Figure 3. Group comparisons of performance in FFM tasks. (A) Error during finger force tracking task. (B) Variability of intertap interval in single finger tapping task. (C) Success rate (also termed the selectivity index) in the multi-finger tapping task. YA, young adults; MA, middle-aged adults; ES, elderly subjects; CD, subjects with cognitive decline. Group differences in LSD post-hoc tests: *p < 0.05, **p < 0.01, ***p < 0.001.
Single Finger Tapping
The ANOVA of tap frequency showed GROUP differences [F(3, 34) = 9.94, p < 0.001] and significant interaction with frequency conditions [GROUP*FREQ, F(6, 68) = 11.07, p < 0.001]. Post-hoc testing revealed that all groups performed similarly at 1 Hz (YA: 1.06 Hz ± 0.04; MA: 1.02 Hz ± 0.03; ES: 1.09 Hz ± 0.14; CD: 1.02 Hz ± 0.14) and 2 Hz (YA: 2.07 Hz ± 0.12; MA: 2.01 Hz ± 0.08; ES: 1.80 Hz ± 0.28; CD: 1.74 Hz ± 0.19). However, at 3 Hz elderly subjects as well as subjects with cognitive decline had reduced tap frequency compared to young adults and middle-aged adults (p < 0.001), detailed in Table 2. No difference was found between elderly subjects and those with cognitive decline.
The variability of tapping at 3 Hz also differed significantly between groups [ANOVA, GROUP, F(3, 34) = 8.44, p < 0.001, Figure 3B]. Post-hoc tests showed no effect of age and only the subjects with cognitive decline had significantly increased tap interval variability compared to the other groups (Table 2, p < 0.05).
Multi Finger Tapping
The ANOVA of the selectivity index showed significant GROUP differences [F(3, 28) = 6.91, p = 0.001, Figure 3C]. Only the cognitive decline group had greater difficulty to tap with the correctly selected finger compared to the other groups (Table 2, p < 0.05). Furthermore, the ANOVA showed a significant interaction between GROUP and COMBINATION [F(3, 28) = 4.90, p = 0.007]. Post-hoc testing revealed that the performance of elderly subjects did not differ from those of young adults (p = 0.16) or middle-aged adults (0.19) when tapping with one finger. The selectivity of taps was reduced in elderly subjects when tapping with two fingers (ES*YA, p = 0.02; ES*MA, p = 0.02). In contrast, the cognitive decline group had reduced selectivity compared to all groups in both one and two-finger taps.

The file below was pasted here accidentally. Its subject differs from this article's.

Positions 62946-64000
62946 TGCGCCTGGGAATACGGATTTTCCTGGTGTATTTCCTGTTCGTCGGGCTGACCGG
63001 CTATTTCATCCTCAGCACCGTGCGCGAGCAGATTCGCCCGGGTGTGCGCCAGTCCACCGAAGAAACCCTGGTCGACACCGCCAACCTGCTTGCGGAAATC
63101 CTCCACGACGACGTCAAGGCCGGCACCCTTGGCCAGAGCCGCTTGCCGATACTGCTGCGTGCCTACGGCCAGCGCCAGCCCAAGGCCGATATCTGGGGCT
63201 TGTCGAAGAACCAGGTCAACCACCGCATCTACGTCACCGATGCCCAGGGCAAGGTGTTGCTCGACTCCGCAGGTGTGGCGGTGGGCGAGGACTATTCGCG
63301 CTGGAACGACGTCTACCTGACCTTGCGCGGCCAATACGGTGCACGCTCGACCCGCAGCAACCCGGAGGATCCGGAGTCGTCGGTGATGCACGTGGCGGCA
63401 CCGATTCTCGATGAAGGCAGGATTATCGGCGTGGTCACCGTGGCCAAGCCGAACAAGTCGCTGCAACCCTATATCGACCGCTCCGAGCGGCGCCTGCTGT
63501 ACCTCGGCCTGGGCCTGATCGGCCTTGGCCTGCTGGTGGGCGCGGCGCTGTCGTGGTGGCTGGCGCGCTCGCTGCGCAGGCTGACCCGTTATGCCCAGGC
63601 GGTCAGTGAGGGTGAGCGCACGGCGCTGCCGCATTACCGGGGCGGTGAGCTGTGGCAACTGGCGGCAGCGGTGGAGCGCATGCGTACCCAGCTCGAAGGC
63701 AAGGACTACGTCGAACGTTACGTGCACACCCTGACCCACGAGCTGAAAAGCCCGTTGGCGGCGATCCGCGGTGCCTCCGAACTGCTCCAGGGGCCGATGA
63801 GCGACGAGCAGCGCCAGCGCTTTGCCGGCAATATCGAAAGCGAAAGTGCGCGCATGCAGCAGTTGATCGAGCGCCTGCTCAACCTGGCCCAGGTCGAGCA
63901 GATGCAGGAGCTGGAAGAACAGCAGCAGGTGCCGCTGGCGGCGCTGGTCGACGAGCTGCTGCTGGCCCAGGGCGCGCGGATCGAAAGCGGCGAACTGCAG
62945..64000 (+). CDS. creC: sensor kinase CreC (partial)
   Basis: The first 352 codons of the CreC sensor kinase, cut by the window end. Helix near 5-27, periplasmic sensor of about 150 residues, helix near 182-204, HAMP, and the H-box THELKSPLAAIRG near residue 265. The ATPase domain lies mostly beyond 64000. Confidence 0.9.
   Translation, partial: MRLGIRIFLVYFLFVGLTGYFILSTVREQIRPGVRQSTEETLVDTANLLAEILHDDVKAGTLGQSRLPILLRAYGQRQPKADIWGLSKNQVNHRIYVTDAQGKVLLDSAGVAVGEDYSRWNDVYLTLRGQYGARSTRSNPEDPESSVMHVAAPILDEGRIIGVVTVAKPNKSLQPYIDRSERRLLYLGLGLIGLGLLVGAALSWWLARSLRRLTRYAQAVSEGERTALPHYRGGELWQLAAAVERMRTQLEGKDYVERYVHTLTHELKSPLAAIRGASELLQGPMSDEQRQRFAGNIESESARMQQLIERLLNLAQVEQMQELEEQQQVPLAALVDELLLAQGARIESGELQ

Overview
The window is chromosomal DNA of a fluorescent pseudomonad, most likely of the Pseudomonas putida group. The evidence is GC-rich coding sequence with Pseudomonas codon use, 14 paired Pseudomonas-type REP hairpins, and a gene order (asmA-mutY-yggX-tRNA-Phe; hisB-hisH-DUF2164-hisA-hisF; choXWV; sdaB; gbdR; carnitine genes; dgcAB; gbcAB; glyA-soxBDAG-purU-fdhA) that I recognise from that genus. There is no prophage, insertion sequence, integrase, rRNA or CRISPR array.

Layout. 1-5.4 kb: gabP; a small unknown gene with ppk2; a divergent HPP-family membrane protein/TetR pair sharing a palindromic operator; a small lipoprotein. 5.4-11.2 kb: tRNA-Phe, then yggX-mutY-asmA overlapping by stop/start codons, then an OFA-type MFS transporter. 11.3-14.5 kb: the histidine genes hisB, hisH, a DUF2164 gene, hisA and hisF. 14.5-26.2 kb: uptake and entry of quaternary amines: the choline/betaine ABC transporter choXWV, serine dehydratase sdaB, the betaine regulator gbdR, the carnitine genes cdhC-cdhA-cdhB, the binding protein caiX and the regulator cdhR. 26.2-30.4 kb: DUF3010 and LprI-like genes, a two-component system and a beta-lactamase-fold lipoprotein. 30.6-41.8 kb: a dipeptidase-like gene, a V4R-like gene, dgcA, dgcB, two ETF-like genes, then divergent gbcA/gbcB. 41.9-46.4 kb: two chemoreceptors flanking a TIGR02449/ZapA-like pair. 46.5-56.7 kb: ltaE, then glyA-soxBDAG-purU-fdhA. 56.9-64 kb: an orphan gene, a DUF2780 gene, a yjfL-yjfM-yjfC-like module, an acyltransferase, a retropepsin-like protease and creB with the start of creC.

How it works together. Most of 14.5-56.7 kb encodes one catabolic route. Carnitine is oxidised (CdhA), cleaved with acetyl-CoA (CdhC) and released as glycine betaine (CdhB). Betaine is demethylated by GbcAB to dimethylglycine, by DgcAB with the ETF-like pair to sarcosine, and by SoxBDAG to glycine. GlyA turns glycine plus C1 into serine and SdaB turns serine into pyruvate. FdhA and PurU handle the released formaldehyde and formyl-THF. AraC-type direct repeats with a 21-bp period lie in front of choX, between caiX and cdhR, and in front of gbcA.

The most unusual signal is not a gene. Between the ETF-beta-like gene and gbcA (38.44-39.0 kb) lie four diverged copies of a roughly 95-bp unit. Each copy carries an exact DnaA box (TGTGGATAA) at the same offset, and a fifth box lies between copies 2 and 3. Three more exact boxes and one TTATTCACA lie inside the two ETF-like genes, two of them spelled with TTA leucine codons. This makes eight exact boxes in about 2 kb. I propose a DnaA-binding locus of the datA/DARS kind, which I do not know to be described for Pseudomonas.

The individuation index also varied between groups [GROUP F(3, 28) = 10.30, p < 0.001] but there was no interaction between GROUP × COMBINATION [F(3, 28) = 1.50, p = 0.24]. Thus, elderly subjects and those with cognitive impairment showed a significantly decreased group performance compared to young adults and middle-aged adults (Table 2, p < 0.05). Furthermore, this index showed no significant differences between elderly subjects and those with cognitive impairment.
Clinical Measures of Hand Sensory and Motor Impairment and ADL
Clinical measures were obtained for all elderly subjects, i.e., for healthy elderly subjects and those with cognitive impairment. Sensory function (light touch) was normal in all subjects. The MMSE score was, as expected, significantly lower in the subjects with cognitive impairment compared to elderly subjects. However, the mean MMSE score of 22.36 in the cognitive impairment group indicated the absence of a major cognitive disorder. For the clinical manual dexterity tests (pinch grip strength, gross and fine manual dexterity; see Table 1) elderly subjects and those with cognitive impairment showed comparable performance (no significant group differences). In both of these groups no dependency in activity of daily living was observed.